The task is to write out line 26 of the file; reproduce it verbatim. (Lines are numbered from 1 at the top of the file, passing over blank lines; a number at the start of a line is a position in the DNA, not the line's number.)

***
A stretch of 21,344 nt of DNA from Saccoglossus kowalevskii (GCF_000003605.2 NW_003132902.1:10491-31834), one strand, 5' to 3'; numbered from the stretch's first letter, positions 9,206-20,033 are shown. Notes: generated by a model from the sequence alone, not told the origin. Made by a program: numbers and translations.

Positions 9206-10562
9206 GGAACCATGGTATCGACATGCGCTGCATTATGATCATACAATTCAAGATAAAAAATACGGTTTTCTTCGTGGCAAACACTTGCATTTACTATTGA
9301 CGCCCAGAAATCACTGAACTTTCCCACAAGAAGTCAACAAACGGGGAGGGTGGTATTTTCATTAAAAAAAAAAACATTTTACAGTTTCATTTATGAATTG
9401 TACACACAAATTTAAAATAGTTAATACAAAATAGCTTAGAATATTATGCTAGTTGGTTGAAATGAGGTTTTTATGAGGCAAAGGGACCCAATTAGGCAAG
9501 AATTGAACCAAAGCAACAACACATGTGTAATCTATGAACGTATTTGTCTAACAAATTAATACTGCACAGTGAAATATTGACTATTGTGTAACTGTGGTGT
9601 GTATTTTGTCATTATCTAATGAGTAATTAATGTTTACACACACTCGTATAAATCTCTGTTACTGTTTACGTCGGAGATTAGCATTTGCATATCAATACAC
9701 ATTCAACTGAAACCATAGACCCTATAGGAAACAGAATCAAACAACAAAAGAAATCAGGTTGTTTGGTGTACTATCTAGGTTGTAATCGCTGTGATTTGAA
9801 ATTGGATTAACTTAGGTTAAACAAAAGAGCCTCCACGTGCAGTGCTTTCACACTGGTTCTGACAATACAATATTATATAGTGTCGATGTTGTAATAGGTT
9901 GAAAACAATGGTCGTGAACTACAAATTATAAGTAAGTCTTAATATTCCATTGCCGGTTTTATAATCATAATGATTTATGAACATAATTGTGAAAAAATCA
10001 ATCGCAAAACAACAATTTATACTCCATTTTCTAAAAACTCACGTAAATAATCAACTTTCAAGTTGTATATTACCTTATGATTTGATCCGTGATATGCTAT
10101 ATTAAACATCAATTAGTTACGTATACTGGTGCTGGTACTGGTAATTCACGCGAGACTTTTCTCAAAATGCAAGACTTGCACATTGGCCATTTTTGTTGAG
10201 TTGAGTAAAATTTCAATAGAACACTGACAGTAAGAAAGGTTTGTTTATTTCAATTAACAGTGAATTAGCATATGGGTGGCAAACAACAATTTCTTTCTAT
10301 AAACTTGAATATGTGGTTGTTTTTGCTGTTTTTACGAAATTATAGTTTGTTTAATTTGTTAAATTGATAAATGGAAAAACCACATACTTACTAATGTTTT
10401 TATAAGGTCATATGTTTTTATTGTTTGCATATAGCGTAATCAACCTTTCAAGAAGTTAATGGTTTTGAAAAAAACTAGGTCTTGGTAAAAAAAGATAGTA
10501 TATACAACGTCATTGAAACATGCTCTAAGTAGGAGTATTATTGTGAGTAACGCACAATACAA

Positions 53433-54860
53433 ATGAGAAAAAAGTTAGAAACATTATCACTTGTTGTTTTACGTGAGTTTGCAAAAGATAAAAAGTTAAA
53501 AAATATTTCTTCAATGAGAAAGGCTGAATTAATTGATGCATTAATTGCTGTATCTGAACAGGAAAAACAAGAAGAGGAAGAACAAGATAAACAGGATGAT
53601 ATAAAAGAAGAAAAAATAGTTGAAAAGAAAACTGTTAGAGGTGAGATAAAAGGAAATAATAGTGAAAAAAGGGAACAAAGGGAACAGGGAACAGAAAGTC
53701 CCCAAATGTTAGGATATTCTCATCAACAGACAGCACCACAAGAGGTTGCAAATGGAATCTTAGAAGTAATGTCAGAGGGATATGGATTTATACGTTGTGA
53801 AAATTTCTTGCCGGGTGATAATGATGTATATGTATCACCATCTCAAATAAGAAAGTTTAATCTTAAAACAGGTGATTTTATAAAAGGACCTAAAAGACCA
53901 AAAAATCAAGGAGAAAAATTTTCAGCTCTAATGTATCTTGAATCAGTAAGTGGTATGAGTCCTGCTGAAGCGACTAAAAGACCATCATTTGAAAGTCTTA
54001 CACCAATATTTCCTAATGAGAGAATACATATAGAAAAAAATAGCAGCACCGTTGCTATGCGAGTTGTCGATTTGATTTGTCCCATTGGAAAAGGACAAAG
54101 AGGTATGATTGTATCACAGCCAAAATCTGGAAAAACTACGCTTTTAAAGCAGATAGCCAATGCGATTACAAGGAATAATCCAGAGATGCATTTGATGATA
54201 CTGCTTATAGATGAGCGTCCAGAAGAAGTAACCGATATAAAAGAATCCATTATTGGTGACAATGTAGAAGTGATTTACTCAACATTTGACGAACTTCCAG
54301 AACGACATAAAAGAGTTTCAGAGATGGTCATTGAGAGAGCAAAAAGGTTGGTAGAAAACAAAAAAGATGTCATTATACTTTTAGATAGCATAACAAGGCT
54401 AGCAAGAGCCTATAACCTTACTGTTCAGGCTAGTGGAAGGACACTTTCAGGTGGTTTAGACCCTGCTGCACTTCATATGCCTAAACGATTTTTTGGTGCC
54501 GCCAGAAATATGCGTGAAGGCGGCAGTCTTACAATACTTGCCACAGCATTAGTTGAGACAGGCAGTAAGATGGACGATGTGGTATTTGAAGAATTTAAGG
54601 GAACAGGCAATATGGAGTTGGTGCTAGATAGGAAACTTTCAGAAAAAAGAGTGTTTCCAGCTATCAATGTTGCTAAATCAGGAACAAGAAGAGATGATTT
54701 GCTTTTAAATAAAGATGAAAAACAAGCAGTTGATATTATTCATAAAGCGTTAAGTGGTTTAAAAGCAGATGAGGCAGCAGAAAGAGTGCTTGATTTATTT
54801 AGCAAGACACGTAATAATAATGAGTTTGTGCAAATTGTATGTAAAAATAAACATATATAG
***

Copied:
54201 CTGCTTATAGATGAGCGTCCAGAAGAAGTAACCGATATAAAAGAATCCATTATTGGTGACAATGTAGAAGTGATTTACTCAACATTTGACGAACTTCCAG